“Wow, new york, just like I pictured it
Skyscrapers and everything
[Verse 5] Hey hey brother, hey come here slick
Hey you look, you look hip man
Hey you wanna make yourself five bucks man
You look hip
Run this across the street for me right quick
Okay, run this across the street for me
[Verse 6] What? Huh? I didn’t know!
Put your hands up you punk!
I’m just going across the street
Lay down, shut your mouth
Hell no, what did i do?
Okay, turn around, turn around, put your hands behind your back, let’s go, let’s go….
A jury of your peers having found you guilty, ten years.
– Living for The City, Stevie Wonder (1973)
I have read more than my share of books, blog posts, essays, social network comments, and tweets about public education. Some of them are by people who have done extensive research on how the history of public education differs from place to place. Unfortunately though, too many are from those who choose to ignore or are ignorant of the wide range of variables that affect both the students and the schools in socioeconomic and ethnically diverse areas regardless of geographic location.
Suburban districts tend to be less diverse than urban. Some are very homogeneous both socioeconomically and ethnically, but most are also more diverse than stereotypes note. If we also add special education needs as a factor, the results are even more uneven.
Most suburban commenters are aware of that, but many also look at other suburban districts through a lens colored based on where they live or grew up. But, since they live in suburban districts, they generally believe they have a better idea of the truths that exist in most suburban districts.
We can say exactly the same about rural districts. Here too there are some consistencies and variations. What happens, for example in “hyphenated” districts made up of two or more rural localities that may or may not be similar to each other?
Let’s face it. The real issues in education revolve around the urban poor. When you take poverty out of the equation when comparing American students to those of other countries taking the PISA exams, we are at the top. For example notes The National Association of Secondary School Principals, when you look at the number of US schools with < 10% of their students receiving free lunch (the poverty factor) the US overall average is 551, and betters #2 Finland by 15 points. When you look at the number of US schools with between 10 – 24.9% s of their students receiving free lunch, the US overall average is 527, and only behind Finland by 9 points.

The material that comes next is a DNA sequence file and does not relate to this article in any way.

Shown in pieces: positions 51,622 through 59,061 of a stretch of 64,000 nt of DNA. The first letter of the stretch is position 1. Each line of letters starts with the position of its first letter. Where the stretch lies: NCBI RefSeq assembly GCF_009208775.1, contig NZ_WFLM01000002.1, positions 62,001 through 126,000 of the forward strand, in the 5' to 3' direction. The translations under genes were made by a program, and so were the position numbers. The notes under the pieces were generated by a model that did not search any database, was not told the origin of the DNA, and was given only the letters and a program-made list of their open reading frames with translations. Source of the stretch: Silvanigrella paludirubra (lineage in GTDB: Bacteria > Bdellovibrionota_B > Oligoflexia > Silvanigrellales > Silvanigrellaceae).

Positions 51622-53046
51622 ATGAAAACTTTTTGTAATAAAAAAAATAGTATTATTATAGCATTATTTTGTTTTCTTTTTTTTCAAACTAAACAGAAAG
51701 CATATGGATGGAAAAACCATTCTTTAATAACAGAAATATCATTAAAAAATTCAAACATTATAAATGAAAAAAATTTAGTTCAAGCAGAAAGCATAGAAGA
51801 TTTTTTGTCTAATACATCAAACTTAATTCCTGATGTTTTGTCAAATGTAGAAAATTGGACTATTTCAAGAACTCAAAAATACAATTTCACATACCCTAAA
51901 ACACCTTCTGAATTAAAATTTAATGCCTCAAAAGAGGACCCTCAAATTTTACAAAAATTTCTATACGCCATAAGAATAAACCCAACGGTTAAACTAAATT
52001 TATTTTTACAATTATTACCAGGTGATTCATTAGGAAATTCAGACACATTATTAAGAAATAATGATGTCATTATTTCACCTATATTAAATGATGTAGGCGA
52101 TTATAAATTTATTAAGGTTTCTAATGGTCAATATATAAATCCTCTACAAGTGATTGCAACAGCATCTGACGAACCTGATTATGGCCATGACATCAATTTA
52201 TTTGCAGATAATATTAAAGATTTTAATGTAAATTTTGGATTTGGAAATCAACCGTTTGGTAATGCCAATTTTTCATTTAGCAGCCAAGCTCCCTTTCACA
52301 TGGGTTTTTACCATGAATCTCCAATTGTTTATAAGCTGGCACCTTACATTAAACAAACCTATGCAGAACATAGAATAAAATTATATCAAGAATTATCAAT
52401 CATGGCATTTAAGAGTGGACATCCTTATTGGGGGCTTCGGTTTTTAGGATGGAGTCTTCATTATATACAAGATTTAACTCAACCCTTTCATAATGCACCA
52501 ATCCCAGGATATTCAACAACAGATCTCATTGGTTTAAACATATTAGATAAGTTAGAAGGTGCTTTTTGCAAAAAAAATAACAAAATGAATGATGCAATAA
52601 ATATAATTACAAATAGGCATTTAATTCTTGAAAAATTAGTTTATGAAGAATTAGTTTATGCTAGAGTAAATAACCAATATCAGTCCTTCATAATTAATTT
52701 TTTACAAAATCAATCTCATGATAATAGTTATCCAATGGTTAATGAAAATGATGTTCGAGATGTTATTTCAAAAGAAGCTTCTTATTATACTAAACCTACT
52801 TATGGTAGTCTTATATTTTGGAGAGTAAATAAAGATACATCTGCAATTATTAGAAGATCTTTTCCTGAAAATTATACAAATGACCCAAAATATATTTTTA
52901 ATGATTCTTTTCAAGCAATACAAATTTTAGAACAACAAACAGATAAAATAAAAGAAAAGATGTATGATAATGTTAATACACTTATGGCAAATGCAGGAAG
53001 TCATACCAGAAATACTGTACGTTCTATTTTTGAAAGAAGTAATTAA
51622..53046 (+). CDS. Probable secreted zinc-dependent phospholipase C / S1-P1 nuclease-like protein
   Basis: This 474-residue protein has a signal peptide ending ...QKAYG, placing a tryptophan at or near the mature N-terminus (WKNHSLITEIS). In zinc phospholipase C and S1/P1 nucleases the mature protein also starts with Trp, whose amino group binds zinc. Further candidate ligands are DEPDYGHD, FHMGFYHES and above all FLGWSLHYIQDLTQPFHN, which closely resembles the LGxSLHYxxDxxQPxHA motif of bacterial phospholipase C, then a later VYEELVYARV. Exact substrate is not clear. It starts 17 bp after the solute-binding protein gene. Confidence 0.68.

The real problems exist in poverty schools. Those US schools with 50 -74.5% score 471. Those with a rate of >75% poverty scored 446, the second lowest of major nations. The shame is that as a result of the very real and very specific problems students and schools in those finite areas everyone in the nation has been subject to bad education policy.
Far too many people stereotype urban areas through the narrow lens of their own experiences. All sorts of euphemisms and misinformation are thrown around by people justifiable pissed off at those one size fits all policies. Experience means a lot in how we see “truths” and work to solve problems.
When I was raised in the Bronx as a poor white kid among Black and Puerto Rican schoolmates, friends, and neighbors, I didn’t know there was an “achievement gap” except between my abilities and how well my mother and teachers told me I should be doing.
When I taught in the Bronx, the only achievement gaps I sought to rectify were the individual needs of individual kids to achieve their potential. That was the only gap worth noting. Nothing brought greater satisfaction than to see a mislabeled Special Education student get AP credit for college. That is what I call closing the achievement gap. What made it easier for me, as that tall crazy white dude, was that I didn’t have to learn BS terms like “racial justice pedagogy” or better terms like cultural pedagogy, because I lived them.
The real need is to take this out of academia, and give new SUBURBAN white teachers a more meaningful urban experience. I used to not believe in telling workers where to live, but in this case, maybe its time to be that crazy white dude again and tell new white suburban bred teachers to live where they teach. That will cure them of that pedagogical psychobabble.